More recent scholarship has substantially restored Agee’s reputation proving beyond all reasonable doubt that he was the author of the screenplay. In 2004 the long lost first draft of Agee’s script was discovered and whilst being over-length it is reported to contain each scene present in the finished film and carefully delineates the precise division of acts. Surviving production memorandums suggest a far more cordial relationship with Laughton than has been previously hinted at and a greater presence by Agee throughout the film’s production. Just as Agee’s contribution has been erroneously discredited and then restored, Charles Laughton’s claim to be the sole director became a contentious issue due to statements from Robert Mitchum alleging that he was responsible for several key sequences. Arrow Films’ Blu-ray release of

Just as Agee’s contribution has been erroneously discredited and then restored, Charles Laughton’s claim to be the sole director became a contentious issue due to statements from Robert Mitchum alleging that he was responsible for several key sequences. Arrow Films’ Blu-ray release of The Night of the Hunter accords Laughton his rightful status as the film’s sole director and in doing so shatters many falsehoods which have been reported in biographies and articles over the years.

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Made towards the end of the Film Noir movement, The Night of the Hunter is a dark and twisted nightmarish view of small-town America shot through with black humour and sexual innuendo. Undeniably influenced by German Expressionism in terms of framing and the use of light, shade, and distorted perspectives alongside various techniques accrued during the course of Laughton’s experiences directing for the stage .

During pre-production Laughton (alongside Welles alumni Stanley Cortez) rejected excessive theorizing about stylistic approaches and instead screened whatever D.W.Griffiths films were available. In seeking to learn how to the rules of film grammar through studying a pioneer’s work Laughton was echoing the behaviour of Orson Welles who alongside cinematographer Gregg Toland watched John Ford’s Stagecoach a reported forty times during production of Citizen Kane. The extent to which this parallel with Welles’ own research methodology is coincidental or deliberate is unrecorded.

Set within depression era America, the film combines the tropes of Southern Gothic with themes present in the more grotesque Brothers Grimm folk tales. Ben Harper (Peter Graves) is arrested by police following a bank robbery in which two people were slain. Wishing for his children to avoid the levels of deprivation that were becoming increasingly commonplace during the 1930s Ben conceals the money with daughter Pearl’s (Sally Jane Bruce) ragdoll making her and brother John (Billy Chapin) vow to never reveal the location of the stolen stash. Whilst in prison awaiting execution Ben shares his cell with confidence artist Harry Powell (Robert Mitchum) who is eager to get his hand on the on the cash. Upon release from the penitentiary Powell inveigles widow Willa Harper (Shelly Winters) into marrying him and begins a campaign of psychological and physical torture in order to find the proceeds from Ben’s robbery.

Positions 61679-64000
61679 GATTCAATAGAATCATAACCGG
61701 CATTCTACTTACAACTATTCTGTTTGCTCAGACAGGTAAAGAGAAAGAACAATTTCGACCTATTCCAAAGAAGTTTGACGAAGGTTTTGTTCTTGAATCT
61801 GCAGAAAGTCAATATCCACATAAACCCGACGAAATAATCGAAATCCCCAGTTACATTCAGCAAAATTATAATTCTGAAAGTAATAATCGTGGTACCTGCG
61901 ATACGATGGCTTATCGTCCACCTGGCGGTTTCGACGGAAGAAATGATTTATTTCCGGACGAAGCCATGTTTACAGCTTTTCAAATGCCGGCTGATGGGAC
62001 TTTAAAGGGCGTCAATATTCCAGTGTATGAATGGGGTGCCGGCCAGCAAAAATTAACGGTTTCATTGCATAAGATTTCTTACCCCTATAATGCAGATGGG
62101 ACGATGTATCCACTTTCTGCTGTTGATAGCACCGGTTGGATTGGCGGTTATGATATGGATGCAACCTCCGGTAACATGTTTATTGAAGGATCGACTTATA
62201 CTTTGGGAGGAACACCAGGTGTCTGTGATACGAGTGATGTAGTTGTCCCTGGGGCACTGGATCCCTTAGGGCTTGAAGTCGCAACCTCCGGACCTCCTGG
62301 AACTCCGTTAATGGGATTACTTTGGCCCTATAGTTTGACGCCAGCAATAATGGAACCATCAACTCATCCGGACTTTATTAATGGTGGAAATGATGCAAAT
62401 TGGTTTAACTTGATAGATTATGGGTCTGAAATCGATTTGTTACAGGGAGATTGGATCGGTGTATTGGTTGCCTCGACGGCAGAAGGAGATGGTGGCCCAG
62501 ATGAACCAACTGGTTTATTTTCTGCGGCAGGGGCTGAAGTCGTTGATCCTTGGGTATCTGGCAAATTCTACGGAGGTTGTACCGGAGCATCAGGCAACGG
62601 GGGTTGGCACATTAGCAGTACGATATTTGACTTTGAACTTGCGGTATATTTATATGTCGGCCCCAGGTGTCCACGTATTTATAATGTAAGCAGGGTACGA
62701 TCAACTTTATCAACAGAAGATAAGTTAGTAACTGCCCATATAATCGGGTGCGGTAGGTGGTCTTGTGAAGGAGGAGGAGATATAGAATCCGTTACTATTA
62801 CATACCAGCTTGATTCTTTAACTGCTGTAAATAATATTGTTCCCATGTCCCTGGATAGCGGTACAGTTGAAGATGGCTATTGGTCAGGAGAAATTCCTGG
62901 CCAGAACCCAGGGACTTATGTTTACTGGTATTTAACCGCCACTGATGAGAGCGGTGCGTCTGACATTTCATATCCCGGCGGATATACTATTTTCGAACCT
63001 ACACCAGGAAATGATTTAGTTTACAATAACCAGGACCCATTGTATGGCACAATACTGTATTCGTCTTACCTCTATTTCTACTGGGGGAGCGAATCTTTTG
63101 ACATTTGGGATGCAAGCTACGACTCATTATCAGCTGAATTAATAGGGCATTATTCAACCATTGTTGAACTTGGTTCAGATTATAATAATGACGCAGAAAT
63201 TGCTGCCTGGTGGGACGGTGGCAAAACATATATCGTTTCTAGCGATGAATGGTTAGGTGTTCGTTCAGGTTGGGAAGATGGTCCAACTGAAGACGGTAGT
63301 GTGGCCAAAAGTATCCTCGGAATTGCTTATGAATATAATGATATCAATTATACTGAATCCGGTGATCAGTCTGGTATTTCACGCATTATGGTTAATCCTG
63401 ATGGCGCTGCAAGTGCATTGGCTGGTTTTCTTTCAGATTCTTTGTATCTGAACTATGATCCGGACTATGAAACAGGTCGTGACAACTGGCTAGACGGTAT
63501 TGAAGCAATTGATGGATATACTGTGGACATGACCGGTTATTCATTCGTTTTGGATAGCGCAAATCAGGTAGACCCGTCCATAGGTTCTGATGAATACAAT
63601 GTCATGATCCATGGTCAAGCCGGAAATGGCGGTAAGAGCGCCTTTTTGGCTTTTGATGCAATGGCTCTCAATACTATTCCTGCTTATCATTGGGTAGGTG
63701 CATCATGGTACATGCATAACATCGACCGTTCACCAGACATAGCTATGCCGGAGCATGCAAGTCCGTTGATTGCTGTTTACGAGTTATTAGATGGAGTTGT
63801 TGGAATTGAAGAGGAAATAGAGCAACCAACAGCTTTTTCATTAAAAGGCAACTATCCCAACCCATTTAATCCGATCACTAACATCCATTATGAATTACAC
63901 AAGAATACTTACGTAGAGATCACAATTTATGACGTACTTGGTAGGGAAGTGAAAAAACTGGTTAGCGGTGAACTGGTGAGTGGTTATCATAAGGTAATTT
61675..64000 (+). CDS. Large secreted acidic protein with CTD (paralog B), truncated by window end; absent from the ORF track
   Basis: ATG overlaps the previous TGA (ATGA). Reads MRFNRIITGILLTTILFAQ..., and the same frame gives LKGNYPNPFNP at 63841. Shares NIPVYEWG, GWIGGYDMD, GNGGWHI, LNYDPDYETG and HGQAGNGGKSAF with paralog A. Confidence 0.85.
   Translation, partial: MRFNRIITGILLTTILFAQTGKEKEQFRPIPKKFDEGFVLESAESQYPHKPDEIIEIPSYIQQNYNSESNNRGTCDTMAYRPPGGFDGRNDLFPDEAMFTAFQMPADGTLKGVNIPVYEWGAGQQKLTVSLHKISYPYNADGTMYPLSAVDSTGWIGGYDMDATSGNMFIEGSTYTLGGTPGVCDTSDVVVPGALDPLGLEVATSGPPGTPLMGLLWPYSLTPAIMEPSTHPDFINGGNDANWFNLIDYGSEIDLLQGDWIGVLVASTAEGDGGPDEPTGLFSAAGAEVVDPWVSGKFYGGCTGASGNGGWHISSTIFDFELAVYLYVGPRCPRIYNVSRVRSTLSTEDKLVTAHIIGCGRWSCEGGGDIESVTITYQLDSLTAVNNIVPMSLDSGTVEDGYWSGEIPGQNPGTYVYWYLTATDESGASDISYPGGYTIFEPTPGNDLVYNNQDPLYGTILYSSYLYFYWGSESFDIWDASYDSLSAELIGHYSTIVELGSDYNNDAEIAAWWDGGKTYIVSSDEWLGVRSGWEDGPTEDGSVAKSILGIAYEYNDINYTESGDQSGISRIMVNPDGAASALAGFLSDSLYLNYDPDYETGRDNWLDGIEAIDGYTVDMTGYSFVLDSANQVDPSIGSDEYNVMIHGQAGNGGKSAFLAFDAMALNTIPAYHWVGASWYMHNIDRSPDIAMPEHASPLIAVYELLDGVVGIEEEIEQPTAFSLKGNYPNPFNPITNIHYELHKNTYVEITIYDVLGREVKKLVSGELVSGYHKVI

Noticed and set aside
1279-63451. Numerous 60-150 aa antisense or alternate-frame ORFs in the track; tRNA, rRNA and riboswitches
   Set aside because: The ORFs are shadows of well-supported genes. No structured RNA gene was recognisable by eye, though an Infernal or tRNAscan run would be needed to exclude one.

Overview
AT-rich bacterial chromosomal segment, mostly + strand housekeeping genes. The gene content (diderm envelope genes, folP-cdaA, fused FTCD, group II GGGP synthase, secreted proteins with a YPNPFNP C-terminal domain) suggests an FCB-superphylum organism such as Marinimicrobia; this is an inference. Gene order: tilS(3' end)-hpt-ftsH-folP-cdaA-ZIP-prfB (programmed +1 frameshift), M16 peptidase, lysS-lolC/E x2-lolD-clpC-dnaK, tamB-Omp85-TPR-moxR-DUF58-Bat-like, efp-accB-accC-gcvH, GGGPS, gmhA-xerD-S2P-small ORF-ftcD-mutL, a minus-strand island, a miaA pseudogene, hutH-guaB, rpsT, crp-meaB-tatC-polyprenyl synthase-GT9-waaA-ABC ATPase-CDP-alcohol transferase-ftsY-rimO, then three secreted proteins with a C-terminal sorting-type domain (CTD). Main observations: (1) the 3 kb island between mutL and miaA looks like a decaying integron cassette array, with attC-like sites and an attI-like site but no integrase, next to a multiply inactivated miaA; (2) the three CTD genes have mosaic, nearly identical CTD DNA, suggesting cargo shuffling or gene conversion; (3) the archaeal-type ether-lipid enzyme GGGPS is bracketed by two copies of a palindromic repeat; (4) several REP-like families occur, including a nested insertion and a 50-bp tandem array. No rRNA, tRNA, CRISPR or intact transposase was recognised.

During initial conversations about the part Laughton told Mitchum ‘this character I want you to play is a diabolical shit.’ Understanding what the director wanted from him Mitchum gave what may be his most intense screen performance, constantly diabolical and ghoulish whilst a lesser actor might have given a more arch reading of the part.

Told from the perspective of two children Ben and Pearl, The Night of the Hunter‘s macabre flourishes recall Fritz Lang, F.W. Murnau, Robert Wiene, and Paul Wegener alonside the aforementioned D.W. Griffiths. Cinematographer Stanley Cortez had already experienced greatness working alongside Welles on The Magnificent Ambersons and would say of his time with Laughton; ‘… the most exciting experience I’ve had in the cinema was with Charles Laughton on Night of the Hunter … every day I consider something new about light, that incredible thing that can’t be described. Of the directors I’ve worked with, only two have understood it: Orson Welles and Charles Laughton.’

Dejected by the critical and commercial disappointment Laughton never again directed a feature film leaving us this solitary glimpse into the promise of genius which might have transformed the cinematic landscape. A deeply personal work informed by the director’s love of cinema (he had a teenage crush on Lillian Gish who appears in this film).

Arrow Films’ package includes an archive interview with Stanley Cortez and a feature length documentary, Charles Laughton Directs “The Night of the Hunter” which is compiled from rushes discovered by Robert Gitt. In several interviews Mitchum diminished Laughton’s contribution, claiming that the director did not get along with the child actors and handed these sequences over to other personnel but thanks to this bonus feature we can see that the reverse is in fact a more accurate account; great care was taken to coax honest performances from the children and throughout the director is in total control of the proceedings.

The Night of the Hunter can be ordered from Amazon